Macbeth ~ expression of despair

Faced with the encroaching combined forces of Scotland and England, Macbeth gives way to despair in his nihilistic speech:


I have lived long enough. My way of life

Is fallen into the sear,the yellow leaf,

And that which should accompany old age,

As honour, love, obedience, troops of friends,

I cannot look to have. But in their stead,

Curses, not loud but deep, mouth-honour, breath,

Which the poor heart would fain deny, and dare not.

When the doctor tells him that Lady Macbeth is ‘troubled with thick-coming fancies’ Macbeth asks with a wistful desperation:

Canst thou not minister to a mind diseased,

Pluck from the memory a rooted sorrow;

Raze out the written troubles of the brain,

And with some sweet oblivious antidote

Cleanse the stuffed bosom of that perilous stuff

Which weighs upon the heart?

But despite the growing realisation that the witches have fooled him, Macbeth is a soldier first and foremost, and gears himself for battle, and the inevitable bloody end.

However, these two speeches are profound in that Shakespeare, despite the limited knowledge there was of the effects of emotional turmoil in the early seventeenth century, has Macbeth speak powerfully and eloquently of the need for psychological and medical assistance for the mentally sick.  Macbeth has run amok, killing those who oppose him, sadistically and maliciously destroying Macduff’s family, and yet he can speak with tremendous insight and poignancy about the horrors the human psyche can endure.

I have lived long enough …how often have those words been uttered and repeated throughout the centuries?  And how often, looking back over the years, has remorse and regret over things said and unsaid, done and neglected caused human beings to reflect, along with Macbeth:

‘..honour, love, obedience, troops of friends, I must not look to have.’

The listing, showing just how much Macbeth has lost, gives extra emphasis to his plight and state of mind. The ‘sere, the yellow leaf ‘  is evocative of  his conviction that anything sweet, fresh and desirable has gone from his life. He is fully aware of the fact that he has brought this on himself, and we can only wonder about a man who knows, before he murders the king, that it cannot bring him any lasting joy or satisfaction.  His soliloquy where he praises King Duncan, is heartfelt and honest, and he admits:

I have no spur…but only vaulting ambition, which o’erleaps itself…

Yet still he goes ahead.

Is he any different from the reckless and misguided among us who carry on regardless of warnings, advice and inner doubts?  He is, in that relatively few plot murder, but so many of us can empathise with his implied regrets  about his past actions.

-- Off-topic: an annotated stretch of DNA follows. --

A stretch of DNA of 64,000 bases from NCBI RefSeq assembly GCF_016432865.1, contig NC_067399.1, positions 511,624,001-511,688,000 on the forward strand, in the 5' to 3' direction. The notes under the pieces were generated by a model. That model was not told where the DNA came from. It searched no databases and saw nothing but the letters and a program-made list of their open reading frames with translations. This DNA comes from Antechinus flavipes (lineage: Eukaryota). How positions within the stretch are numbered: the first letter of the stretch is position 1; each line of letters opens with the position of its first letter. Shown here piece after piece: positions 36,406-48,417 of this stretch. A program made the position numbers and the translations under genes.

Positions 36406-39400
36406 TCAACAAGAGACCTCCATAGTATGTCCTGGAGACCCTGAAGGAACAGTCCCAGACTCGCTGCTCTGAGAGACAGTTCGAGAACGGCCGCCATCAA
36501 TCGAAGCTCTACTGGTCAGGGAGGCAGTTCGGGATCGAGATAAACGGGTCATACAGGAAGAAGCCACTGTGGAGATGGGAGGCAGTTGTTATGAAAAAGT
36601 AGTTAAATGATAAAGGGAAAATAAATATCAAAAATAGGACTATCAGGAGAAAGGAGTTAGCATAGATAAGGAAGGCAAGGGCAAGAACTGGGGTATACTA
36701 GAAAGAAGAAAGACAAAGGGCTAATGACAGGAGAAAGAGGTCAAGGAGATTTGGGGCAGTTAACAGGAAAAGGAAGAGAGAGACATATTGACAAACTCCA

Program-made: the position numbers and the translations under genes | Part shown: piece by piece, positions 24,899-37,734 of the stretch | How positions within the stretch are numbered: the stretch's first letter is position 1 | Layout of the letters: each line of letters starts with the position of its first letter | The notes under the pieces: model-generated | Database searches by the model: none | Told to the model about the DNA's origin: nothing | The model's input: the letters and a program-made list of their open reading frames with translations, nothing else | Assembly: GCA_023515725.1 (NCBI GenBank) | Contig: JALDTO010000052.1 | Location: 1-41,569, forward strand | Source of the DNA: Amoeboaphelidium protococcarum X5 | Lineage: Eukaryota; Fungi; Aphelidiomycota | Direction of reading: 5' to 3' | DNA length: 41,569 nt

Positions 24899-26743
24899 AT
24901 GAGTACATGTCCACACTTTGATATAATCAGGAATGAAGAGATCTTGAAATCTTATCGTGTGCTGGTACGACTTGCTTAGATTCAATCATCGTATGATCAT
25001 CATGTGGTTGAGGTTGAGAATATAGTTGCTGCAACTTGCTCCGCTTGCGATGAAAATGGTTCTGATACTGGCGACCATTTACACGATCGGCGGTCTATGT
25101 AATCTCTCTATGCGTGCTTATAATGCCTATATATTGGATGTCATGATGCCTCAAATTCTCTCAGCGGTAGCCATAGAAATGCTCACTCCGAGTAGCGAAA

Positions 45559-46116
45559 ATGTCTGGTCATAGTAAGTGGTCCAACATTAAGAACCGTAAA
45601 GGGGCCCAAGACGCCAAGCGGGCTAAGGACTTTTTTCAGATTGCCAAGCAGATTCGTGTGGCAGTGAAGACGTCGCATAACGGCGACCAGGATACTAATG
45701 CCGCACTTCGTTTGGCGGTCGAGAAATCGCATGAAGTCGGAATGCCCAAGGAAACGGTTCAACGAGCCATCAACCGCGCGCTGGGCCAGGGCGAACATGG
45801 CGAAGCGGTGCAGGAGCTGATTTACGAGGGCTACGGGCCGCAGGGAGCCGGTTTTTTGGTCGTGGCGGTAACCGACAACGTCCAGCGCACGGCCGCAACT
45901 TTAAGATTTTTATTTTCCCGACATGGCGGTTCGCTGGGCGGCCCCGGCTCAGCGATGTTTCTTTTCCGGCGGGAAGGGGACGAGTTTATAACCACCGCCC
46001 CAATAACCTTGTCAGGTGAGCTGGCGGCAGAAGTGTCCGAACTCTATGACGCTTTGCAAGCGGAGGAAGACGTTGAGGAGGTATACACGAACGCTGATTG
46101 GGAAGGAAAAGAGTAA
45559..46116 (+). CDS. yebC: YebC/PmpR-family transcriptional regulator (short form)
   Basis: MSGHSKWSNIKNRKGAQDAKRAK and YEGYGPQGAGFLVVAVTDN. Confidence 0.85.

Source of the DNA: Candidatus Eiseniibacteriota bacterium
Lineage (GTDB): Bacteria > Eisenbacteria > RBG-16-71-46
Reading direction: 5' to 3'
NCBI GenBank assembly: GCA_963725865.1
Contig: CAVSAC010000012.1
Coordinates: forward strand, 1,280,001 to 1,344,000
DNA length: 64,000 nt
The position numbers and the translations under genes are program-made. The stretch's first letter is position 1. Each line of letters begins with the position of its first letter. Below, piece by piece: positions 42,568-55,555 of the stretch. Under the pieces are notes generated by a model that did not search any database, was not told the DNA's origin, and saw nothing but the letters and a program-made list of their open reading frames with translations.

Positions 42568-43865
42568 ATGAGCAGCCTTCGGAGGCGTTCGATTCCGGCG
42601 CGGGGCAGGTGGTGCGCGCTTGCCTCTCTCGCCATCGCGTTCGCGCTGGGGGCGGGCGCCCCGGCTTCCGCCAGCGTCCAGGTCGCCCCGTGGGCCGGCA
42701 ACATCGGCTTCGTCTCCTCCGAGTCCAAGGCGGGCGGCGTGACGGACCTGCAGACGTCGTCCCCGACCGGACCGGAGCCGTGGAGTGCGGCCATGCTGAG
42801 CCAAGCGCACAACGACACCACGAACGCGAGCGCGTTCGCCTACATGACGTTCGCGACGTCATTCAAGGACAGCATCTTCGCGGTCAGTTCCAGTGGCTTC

As always, Shakespeare’s words are apposite for any audience, spanning the centuries with timeless observation.











About Judy Darby

I am currently working on a memoir which I began for my MA in Creative Writing (Nonfiction). It is nearing completion. The most important people in my life are my seven grandchildren, James, Lucy, Emma, Eleanor, Owen, Michael and Tommy - and their parents of course.
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1 Response to Macbeth ~ expression of despair

  1. Judy Darby says:

    Randall Hargis replied to this by email with some interesting comments which I reproducing here with his permission:
    Randall writes:
    I like the analysis but view the speech regarding Lady Macbeth to be more about his feelings of guilt, and lamenting that there should be a way to erase the memories from her of all the wicked things he has done, as it his actions that have led to the malady. An interesting extrapolation by Judy, though.

    In response, Randall, I agree that in the second of his these two speeches his wife is foremost in his mind, but does that preclude the man having himself in mind also? Less than a scene later he is dismissing her death as something that must come second to the battle he has to fight: ‘She should have died hereafter; there would have been time for such a word.’ No one is more single minded than Macbeth, and after the fateful decision to return to visit the witches we see no more of the close relationship between husband and wife, indeed we never see them together again. Her role in the murder of Duncan was a powerful one, although the responsibility for that has to rest with him alone, but among unasked questions in the audience’s mind must be how far did he resent her influence which brought him to the brink of his own personal hell from the moment the knife went in? Some critics say that his hyperbolic speech after Macduff discovers Duncan’s body is contrived to divert suspicion from him, but I disagree. That man, by his own words, was reluctant to murder, and these words are from the heart.
    ‘Had I but died an hour before this chance,
    I had lived a blessed time. For from this instant
    There’s nothing serious in mortality.
    All is but toys. Renown and grace is dead,
    The wine of life is drawn, and the mere lees
    Is left this vault to brag of.’

    Each Shakespearean tragic hero has to have a fatal flaw, and therefore Macbeth is doomed to murder because of his ambition, but the poignant soliloquy before the murder, the remarkable insight into his own character, and his words, ‘We will proceed no further with this businesss’ are all the hallmarks not of a ‘butcher’ as Malcolm understandably comments, but a man darkly confused, a man so besotted with his wife that her contempt and persuasion are more than adequate to fuel his disastrous action.
    His tormented thoughts thereafter are never appeased.
    So, yes, Randall, he was thinking of his wife when he replies to the doctor, but I also consider his own personal hell of guilt ridden remorse, was also a factor.

    Debate this further?

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